The comparison between EA and nEA is presented in Table 2.

Circulating miRNA expression in elderly and non-elderly asthmatics

No difference in the serum miRNA expression was observed between the asthmatics and healthy controls (Fig. 1A). However, when the age-stratified groups were compared, the elderly asthmatics demonstrated lower serum expression of miRNA -106a and miRNA-126a than nEA, and EC had lower expression of miRNA-146a, -126a, -106a and 19b than nEC (Fig. 1B). In all asthmatics, the serum miRNA -106a and miRNA-126a expression levels correlated with age (r = − 0.33, p = 0.01 and r = − 0.38, p = 0.004, respectively). In EA, a negative correlation was observed between the number of comorbidities and miRNA-106 and -126a (r = − 0.41, p = 0.03 and r = − 0.6, p = 0.001, respectively).

Fig. 1
figure 1

A Expression of serum microRNA in asthma patients and controls. B Expression of serum miRNA in the age-stratified groups of asthmatics and controls. Data are compared between asthmatics and controls by the Mann–Whitney test and between the age groups by Kruskal–Wallis and Dunn’s Multiple comparison test. The horizontal bar represents the median, box-25–75% percentile, whiskers-range of non-outliers. EA elderly asthmatics, nEA non-elderly asthmatics, EC elderly controls, nEC non-elderly controls

Only the non-elderly asthmatics demonstrated a relationship between the selected miRNAs and the level of asthma control and airway inflammation. ACT was negatively correlated with miRNA-106a (r = − 0.45, p = 0.01) and with miRNA-126a (r = − 0.44, p = 0.01). The FeNO level in the nEA was positively correlated with miRNA-106a (r = 0.62, p < 0.001), miRNA-126a (r = 0.6, p < 0.001) and miRNA-146a (r = 0.41, p = 0.02).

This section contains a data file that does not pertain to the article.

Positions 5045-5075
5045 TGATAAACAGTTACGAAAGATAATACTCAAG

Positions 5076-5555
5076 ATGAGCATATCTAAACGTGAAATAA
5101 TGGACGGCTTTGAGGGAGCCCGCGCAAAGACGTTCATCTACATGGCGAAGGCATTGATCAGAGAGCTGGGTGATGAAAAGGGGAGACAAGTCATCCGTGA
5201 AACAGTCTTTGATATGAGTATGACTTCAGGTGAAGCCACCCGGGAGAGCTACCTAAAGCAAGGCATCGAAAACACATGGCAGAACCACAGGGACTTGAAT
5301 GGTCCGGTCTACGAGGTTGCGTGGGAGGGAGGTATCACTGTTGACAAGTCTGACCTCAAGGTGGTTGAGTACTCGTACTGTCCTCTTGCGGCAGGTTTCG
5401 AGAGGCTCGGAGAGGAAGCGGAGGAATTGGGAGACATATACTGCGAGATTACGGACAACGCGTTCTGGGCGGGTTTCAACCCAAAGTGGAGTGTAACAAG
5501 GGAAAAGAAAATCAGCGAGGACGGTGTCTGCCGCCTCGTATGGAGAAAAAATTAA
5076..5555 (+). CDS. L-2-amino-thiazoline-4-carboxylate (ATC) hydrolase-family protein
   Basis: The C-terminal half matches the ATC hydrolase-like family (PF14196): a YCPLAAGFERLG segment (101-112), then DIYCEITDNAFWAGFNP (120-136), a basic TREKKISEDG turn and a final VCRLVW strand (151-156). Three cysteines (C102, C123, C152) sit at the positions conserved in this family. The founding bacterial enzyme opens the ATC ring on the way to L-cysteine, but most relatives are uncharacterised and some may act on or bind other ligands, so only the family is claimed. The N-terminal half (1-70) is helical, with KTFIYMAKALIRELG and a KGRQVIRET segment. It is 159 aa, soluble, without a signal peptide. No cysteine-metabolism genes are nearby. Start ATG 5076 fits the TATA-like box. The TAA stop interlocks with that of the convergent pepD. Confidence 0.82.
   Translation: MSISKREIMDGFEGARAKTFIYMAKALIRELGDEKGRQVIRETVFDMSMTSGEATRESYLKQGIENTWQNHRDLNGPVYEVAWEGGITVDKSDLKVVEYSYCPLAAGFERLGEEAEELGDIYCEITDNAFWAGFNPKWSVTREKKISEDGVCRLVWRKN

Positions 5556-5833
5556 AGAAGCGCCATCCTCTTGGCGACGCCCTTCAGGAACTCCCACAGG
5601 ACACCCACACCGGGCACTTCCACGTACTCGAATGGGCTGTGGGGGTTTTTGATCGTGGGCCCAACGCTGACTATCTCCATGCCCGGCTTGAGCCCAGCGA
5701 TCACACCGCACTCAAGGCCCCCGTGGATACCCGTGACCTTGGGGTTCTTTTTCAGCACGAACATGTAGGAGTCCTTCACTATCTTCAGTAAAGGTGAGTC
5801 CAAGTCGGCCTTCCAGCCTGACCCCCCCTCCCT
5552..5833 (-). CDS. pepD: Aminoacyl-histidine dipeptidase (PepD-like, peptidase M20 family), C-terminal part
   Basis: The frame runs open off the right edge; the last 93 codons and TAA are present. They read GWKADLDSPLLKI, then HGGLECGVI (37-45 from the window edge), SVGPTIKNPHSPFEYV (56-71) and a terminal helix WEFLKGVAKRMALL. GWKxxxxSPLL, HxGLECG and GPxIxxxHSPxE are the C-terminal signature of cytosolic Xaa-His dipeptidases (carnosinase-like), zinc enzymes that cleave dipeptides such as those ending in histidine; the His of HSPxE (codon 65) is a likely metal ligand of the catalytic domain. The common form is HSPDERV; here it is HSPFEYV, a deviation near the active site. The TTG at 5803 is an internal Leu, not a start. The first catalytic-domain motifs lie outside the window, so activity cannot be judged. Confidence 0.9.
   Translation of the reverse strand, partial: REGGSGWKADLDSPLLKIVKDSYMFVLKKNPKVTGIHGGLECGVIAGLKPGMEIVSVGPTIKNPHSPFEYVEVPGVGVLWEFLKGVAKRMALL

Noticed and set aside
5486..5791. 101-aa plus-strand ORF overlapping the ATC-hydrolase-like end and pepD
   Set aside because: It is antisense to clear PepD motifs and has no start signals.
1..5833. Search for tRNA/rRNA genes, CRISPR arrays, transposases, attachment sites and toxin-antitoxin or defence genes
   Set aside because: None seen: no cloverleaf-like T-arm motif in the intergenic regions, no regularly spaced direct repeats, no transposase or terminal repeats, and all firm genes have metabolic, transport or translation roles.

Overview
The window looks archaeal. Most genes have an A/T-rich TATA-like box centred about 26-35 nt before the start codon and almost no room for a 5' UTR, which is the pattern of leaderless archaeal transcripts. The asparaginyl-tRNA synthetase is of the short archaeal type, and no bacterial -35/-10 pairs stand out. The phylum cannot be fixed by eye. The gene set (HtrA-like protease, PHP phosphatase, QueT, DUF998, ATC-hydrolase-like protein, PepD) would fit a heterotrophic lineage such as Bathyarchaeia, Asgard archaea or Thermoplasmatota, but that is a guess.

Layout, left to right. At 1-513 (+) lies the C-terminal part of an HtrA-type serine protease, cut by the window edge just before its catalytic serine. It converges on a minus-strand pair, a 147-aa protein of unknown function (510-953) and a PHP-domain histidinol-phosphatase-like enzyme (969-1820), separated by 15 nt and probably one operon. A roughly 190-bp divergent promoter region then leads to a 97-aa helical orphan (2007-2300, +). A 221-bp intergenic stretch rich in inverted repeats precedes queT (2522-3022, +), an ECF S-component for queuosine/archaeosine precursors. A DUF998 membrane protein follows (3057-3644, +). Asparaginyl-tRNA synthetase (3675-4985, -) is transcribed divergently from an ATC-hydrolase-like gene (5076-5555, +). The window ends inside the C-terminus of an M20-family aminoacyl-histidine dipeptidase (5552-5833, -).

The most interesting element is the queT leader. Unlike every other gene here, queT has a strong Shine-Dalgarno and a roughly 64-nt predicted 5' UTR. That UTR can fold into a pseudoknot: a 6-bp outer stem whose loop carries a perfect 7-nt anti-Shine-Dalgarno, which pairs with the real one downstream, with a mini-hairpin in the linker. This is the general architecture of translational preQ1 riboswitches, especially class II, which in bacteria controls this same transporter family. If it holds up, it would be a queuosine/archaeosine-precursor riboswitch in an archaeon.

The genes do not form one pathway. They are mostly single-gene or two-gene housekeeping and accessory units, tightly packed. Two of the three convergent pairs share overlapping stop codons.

Proinflammatory cytokine levels in elderly and non-elderly asthma patients

In all patients with asthma, the TNFα, IL-6 and sTNF RI levels were elevated compared to the control group (Fig. 2A). The EA group demonstrated a higher serum TNFα level than in EC, and elderly asthma patients had higher level of sTNF RI than younger ones (Fig. 2B.).

Fig. 2
figure 2

A Cytokine levels in asthma patients and in the controls. B Cytokine levels in the age-stratified groups of asthmatics and controls. Data are compared between asthma patients and controls with the Mann–Whitney test, and between the age groups with the Kruskal–Wallis and Dunn’s Multiple comparison test. The horizontal bar in represents the median, box-25–75% percentile, whiskers-range of non-outliers. EA elderly asthmatics, nEA non-elderly asthmatics, EC elderly controls, nEC non-elderly controls

In the EA sTNF RI was correlated with R5Hz% pred. (r = 0.4, p = 0.04).

A positive correlation was observed between sTNF RI, IL-6 and TNFα levels and BMI (r = 0.48, p = 0.006, r = 0.52, p = 0.003 and r = 0.41, p = 0.02; respectively) in non-elderly asthmatics.

In nEA, serum IL-8 level positively correlated with FEV1 (r = 0.37, p = 0.04) and with R5Hz% pred. (r = 0.4, p = 0.03).

Serum markers of systemic inflammation correlated with miRNA expression

In all asthma patients, serum sTNF RI levels correlated with miRNA-106a (r = − 0.51, p < 0.001) and miRNA-126a (r = − 0.48, p = 0.004), while in EA, miRNA -126a was negatively correlated with TNF α (r = − 0.54, p = 0.005) and miRNA-146a was positively correlated with IL-8 (r = 0.45, p = 0.03). In the nEA group, a negative correlation was observed between the level of sTNF RI and miRNA-106a (r = − 0.38, p = 0.04), -126a (r = − 0.37, p = 0.045) and -146a (r = − 0.38, p = 0.04).

Factors associated with miRNA expression